When using a VPN the "outside tunnel" IP address from your side must be the same.  Because of the way cable and DSL work, you will get a differnet outside IP address depending on which path you take.  If, big if, you were to happen to have static IP address from one, or both, providers, because each ISP is allocating you a unique IP the other ISP will reject the IP address that is not "theirs".  That is lets say cable provided you with x.x.200.5 and DSL provided you with x.x.100.23, when you try to go out using x.x.200.5 on the DSL link, they will say, "Hey this isn't one of mine." and drop it.

You would need to get a static IP address from one of the ISP's and then get both ISP's to allow for the other one to route that address through (both inbound and outbound to them and from them) their networks.

Very seldom if ever are they going to do this for the home account.  For businesses they will, but I am not sure about for Cable/DSL type accounts.  I have only encoutred this with dedicated phone circuts (T1's and the such).

hfern is sort of correct on the dual default routes.  The problem is the detection of a failed route is based on the not getting a response to an ARP request.  So if the cable modem is up, but the cable connection is down, the cable modem will respond to an arp and thus you will not be able to tell that is is down.  Now some cable modems work "unusal" and are more of a ethernet to coax converter.  I am not sure what you would see if the cable side was down and the modem was up.  You may want to experiment by disconnecting the coax from your cable modem and see what happens on the PC side.

What you would need to do is seutp a script that "talks" to something beyond the cable modem, say ping some IP address o the Internet that allows you to ping and you hope is always up.  If there is no response to the ping then change the default route to your other router.
samlairdAuthor Commented:
All of this confirms my suspicion - in that it is really not a viable option to use both.  

Leaving the VPN situation aside (I will manage that connection manually), would one of the Dual Wan routers work well for normal internet traffic?  If so, does anyone have a reommendation on which of dual wan routers is the best?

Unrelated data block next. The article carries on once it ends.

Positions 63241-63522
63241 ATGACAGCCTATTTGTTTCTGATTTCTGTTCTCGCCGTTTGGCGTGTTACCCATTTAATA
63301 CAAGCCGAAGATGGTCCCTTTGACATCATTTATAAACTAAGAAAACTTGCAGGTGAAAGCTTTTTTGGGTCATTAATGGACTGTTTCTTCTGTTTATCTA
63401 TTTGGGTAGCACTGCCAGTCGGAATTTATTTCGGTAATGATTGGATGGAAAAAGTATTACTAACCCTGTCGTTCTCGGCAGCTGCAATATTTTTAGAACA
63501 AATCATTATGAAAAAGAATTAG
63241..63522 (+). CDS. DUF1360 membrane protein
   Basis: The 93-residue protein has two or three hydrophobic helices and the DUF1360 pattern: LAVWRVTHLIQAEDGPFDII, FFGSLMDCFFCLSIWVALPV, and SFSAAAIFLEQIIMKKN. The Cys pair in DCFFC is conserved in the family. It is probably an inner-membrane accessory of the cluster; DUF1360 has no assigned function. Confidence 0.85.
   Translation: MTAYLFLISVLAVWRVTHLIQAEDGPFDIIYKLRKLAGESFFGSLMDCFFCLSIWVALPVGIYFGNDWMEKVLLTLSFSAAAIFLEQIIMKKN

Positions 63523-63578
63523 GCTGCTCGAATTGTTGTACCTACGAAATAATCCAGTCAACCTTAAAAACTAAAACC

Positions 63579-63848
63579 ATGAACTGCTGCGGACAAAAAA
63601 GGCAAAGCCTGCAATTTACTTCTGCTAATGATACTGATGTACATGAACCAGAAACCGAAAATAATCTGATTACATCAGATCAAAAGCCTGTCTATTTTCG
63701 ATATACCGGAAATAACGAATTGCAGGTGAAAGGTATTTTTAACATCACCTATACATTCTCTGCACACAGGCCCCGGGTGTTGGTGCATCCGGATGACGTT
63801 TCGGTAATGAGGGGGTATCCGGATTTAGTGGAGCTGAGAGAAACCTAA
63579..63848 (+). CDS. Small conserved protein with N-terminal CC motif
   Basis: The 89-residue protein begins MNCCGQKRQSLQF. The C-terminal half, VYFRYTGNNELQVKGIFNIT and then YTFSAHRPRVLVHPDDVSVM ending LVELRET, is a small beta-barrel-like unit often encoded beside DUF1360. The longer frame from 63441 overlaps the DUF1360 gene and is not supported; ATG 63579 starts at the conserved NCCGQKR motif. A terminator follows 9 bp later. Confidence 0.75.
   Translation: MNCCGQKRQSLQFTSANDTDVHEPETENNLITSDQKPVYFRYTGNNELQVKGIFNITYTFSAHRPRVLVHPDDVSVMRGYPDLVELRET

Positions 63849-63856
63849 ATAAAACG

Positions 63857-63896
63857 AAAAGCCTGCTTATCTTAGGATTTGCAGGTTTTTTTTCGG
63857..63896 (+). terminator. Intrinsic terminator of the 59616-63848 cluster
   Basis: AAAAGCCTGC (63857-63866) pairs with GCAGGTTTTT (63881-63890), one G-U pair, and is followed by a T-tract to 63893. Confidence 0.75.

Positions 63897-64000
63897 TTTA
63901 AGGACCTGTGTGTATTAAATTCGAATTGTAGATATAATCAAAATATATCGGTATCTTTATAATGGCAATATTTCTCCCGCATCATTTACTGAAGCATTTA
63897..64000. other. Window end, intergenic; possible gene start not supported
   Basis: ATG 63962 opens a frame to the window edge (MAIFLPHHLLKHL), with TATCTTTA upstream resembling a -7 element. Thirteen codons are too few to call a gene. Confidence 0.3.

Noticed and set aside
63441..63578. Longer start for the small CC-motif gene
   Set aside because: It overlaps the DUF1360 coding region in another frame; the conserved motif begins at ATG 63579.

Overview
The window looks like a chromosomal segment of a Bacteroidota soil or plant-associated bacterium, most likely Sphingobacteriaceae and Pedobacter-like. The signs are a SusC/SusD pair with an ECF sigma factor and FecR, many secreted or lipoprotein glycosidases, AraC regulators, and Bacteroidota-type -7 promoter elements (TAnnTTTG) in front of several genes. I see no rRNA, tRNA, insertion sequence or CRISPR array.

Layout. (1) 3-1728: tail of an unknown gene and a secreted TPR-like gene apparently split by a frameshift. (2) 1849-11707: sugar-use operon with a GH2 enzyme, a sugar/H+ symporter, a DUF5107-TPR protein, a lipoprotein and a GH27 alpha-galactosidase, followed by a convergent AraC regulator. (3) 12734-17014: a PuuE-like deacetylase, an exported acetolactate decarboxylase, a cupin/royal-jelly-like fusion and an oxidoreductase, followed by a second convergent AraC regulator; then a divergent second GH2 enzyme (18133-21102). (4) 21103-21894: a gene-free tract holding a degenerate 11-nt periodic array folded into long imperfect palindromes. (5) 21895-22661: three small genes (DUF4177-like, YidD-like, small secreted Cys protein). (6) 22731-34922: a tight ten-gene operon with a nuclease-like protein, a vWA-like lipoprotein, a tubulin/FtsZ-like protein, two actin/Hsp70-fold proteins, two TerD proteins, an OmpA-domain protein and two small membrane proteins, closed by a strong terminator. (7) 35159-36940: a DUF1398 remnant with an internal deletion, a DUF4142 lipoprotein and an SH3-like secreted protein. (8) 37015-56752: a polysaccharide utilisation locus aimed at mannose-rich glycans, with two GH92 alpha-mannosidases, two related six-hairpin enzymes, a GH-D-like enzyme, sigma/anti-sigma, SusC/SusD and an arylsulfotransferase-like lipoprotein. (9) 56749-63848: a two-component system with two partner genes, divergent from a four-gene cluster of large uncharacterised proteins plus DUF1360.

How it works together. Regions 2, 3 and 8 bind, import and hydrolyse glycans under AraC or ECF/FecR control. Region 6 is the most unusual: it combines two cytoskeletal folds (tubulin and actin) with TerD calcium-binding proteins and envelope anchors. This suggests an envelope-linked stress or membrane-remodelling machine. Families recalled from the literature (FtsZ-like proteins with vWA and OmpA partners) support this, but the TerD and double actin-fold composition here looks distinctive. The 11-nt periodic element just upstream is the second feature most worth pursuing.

I would still like to use my SRX 200 wireless router, and I've been told that I can connect that router into the dual wan router - are there any issues with that?
That should work:

                                       |---> T1 #1
   SRX200 <---> Router <-
                                       |---> T1 #2

I would suggest that you contact your ISP and see what routers they would suggest.  That way if you have problems, they can help.

For around 160 (usd) retail, or $120 from the right reseller you get

4 Gigabit LAN ports
Dual WAN Ports configurable for load-balancing or just plain redundancy
( I'd be really curious what this could do with 2 Fiber connections a'la Verizons FIOS!!)
And is endpoint-to-endpoint OR client based VPN ready.
Before all the Netgear haters strike me down, this is part of their ProSafe line which are much higher grade than than their plastic home counterparts. My company has installed this particular model for clients in the double-digits and have had problem 0 for over 9 months.

Configured in load-balancing mode you will enjoy a theoretical combined bandwith for your Upload and Download, internet traffic will SCREAM.

If your WL router doesn't have the capability in operating as an Access Point only, write back and I'll tell you a cool little trick involving static routes that will accomplish said objective.

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This article seems to explain the situation in clear, simple terms.,1759,1641359,00.asp

Here's their cheapest suggestion:

The XC-DPG502 Twin WAN Router ($300 street) has two Ethernet WAN ports, each of which is configured independently and can be connected to a cable or DSL modem, a T1 line, or a wireless Internet connection. Each can also be designated for either full-time use or as a backup should the other go down. If both WAN interfaces are used simultaneously, traffic can be balanced between them by packets or bytes or by number of sessions.

The XC-DPG502 does only downstream (client) load balancing, which is fine for offices that do not run servers. If you need upstream load balancing as well, Xincom offers an enhanced model, the XC-DPG602 ($800), which adds a DNS server. The XC-DPG602 also requires more RAM and flash memory. (Xincom Corp.,
samlairdAuthor Commented:
Thanks everyone - all of your answers put me in the right direction.  I thought there was a way to split the points, which was my intent, but I wasn't given that option this time.

Thanks again
samlairdAuthor Commented:
Thanks everyone - I was able to get the moderator to undo my error and then I was able to split the points.